How to manage grief from a distance

18 February 2019
How does grieving change when you don’t live near your loved ones? Guest blogger John Moreland shares his best advice for dealing with loss from afar.

Grieving the loss of someone close to you is never easy, and it’s even more challenging when you can’t be with friends and family to support one another. Whether you live too far away, you can’t afford travel costs, or you have physical limitations, there are times when you just can’t make it to a funeral. Unfortunately, that distance puts a strain on you while grieving, and it makes it harder to help loved ones. This is a time when it’s important to nurture yourself and manage your own grief while also finding creative ways to help loved ones from a distance.

Give yourself permission to grieve

Making arrangements and attending the funeral of a loved one helps those involved go through the process of bereavement. When you can’t be there for the funeral, you may feel alone and unsure of how to cope with the loss. Despite this physical distance, you can still find ways of connecting with your loved ones and going through your own grief process. For some people, it helps to actively give themselves time to grieve. recommends setting aside a specific time for grief each day, free of distractions, to do what you need — cry, pray, meditate, or whatever else works for you.

To manage your own grief, it also helps to get to know the physical and emotional symptoms that are common (fatigue, loss of appetite, fear, anger, and guilt, to name just a few) and coping strategies for each one. You shouldn’t try to handle grief alone, either. Many older adults don’t have the strong support system they used to, and if this is your situation, one of the best things you can do is seek out bereavement counseling. You may even want to join a bereavement group to connect with others who understand how you feel.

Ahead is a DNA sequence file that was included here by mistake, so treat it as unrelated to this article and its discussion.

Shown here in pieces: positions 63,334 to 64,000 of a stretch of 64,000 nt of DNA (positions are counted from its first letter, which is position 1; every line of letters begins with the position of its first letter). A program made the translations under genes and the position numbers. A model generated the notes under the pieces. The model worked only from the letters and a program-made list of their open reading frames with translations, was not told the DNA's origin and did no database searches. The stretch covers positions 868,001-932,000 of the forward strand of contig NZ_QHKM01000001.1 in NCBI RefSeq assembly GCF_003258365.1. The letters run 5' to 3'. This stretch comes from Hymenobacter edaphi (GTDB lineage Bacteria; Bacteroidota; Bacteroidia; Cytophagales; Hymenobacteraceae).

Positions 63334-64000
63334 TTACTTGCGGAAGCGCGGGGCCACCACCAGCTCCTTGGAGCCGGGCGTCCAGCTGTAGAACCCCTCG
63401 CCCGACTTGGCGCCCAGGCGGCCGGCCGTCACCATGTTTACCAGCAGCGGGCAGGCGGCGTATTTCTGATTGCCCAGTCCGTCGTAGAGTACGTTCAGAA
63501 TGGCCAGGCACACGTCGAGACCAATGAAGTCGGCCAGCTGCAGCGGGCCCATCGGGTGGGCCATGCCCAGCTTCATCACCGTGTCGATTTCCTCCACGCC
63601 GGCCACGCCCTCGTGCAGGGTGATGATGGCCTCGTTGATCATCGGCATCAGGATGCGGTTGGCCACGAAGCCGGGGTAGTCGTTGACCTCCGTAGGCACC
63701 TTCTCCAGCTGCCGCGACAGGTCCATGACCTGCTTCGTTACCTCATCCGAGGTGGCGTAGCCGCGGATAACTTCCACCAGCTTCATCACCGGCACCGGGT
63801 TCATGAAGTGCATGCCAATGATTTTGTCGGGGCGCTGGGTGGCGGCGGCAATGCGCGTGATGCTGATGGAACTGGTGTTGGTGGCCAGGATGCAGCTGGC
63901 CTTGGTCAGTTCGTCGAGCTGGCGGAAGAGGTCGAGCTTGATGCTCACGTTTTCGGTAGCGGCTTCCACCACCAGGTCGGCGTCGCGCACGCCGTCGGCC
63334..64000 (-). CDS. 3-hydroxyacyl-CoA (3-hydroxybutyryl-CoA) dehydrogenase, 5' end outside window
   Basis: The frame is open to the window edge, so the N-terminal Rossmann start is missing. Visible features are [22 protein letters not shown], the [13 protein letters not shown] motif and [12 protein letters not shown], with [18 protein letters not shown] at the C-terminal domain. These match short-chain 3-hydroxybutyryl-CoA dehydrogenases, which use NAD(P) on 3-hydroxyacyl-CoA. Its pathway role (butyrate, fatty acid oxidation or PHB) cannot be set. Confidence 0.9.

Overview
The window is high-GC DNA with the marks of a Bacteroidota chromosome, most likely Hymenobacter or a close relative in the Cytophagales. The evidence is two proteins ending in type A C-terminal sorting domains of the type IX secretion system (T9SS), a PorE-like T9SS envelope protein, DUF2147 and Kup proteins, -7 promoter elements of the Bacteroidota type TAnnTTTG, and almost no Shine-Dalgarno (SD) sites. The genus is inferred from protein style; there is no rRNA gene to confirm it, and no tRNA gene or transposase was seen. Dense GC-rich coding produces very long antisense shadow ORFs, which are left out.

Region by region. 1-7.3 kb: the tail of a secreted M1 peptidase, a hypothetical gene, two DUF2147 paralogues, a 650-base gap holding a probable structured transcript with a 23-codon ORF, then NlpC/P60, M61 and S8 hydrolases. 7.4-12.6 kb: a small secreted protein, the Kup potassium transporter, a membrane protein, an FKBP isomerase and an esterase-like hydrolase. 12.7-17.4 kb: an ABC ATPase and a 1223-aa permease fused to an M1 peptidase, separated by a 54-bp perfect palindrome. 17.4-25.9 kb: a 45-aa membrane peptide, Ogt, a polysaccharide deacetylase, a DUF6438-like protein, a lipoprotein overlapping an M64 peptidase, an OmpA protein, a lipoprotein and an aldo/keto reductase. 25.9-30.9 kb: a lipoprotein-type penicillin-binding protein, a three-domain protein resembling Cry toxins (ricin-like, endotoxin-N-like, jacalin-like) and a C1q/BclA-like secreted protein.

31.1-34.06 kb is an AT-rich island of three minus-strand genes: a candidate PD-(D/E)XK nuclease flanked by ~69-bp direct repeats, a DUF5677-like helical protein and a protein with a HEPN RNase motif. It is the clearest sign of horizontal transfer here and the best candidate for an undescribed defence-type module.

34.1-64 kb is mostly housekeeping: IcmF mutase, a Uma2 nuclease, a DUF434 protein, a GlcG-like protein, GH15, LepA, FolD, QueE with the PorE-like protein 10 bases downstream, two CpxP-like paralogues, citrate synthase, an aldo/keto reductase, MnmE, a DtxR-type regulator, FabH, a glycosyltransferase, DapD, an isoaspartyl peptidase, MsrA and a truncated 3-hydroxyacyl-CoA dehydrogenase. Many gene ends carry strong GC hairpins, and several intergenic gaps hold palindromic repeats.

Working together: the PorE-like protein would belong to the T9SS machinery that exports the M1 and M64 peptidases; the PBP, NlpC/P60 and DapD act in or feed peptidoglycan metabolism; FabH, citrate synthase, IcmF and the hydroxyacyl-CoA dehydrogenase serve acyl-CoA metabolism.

Take care of yourself

Even with support, the grieving process is stressful, especially when your closest loved ones aren’t nearby. This is a normal part of grief, but you can practise stress-relief techniques to manage the stress of grieving when it starts to feel overwhelming. For example, doing simple stretches can tap into your body’s natural relaxation response. These stretches can even be done seated, so they’re accessible for most seniors, even those with physical limitations.

Send love and maintain connections

Even though you can’t be with loved ones who are also grieving, you can still reach out to them and help in other ways. You can lighten their load by offering to help with funeral arrangements. Offer to call funeral homes or florists to get price quotes, or help coordinate memorials, such as setting up a way for people to make donations to a charity in your loved one’s memory.

Beyond helping with logistics, you can also support your loved ones by sending condolences. You don’t have to live nearby to send flowers and cards or make a donation. Many families also use virtual condolence boards so that loved ones from all over the globe can stay connected and honor the deceased during this time.

It’s also important to provide emotional support to your friends and family who are grieving. Stay in touch with phone calls throughout the funeral process and afterward. The blog Love Lives On reminds us that grief continues well after the funeral is over. If anything, it’s the time when you will need each other’s support the most, so keep communication open and ongoing. Sometimes, you don’t know what to say when someone is grieving, especially when you’re feeling the loss too. It’s okay to not have the words; the most important thing is to let your loved ones know you’re there for them and will lend an ear whenever they need to talk.

Older adults are vulnerable to loneliness and isolation, especially after experiencing loss. Distance can make it harder to maintain those vital connections, so reach out and use the tools you have to support friends and family — wherever they may be.

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Blog written by John Moreland of Elder Impact. All rights reserved. Any views and opinions expressed in news articles are not those of Just Retirement Limited, Just Retirement Money Limited or Partnership Life Assurance Company Limited.

Image credit: SeventyFour via ShutterStock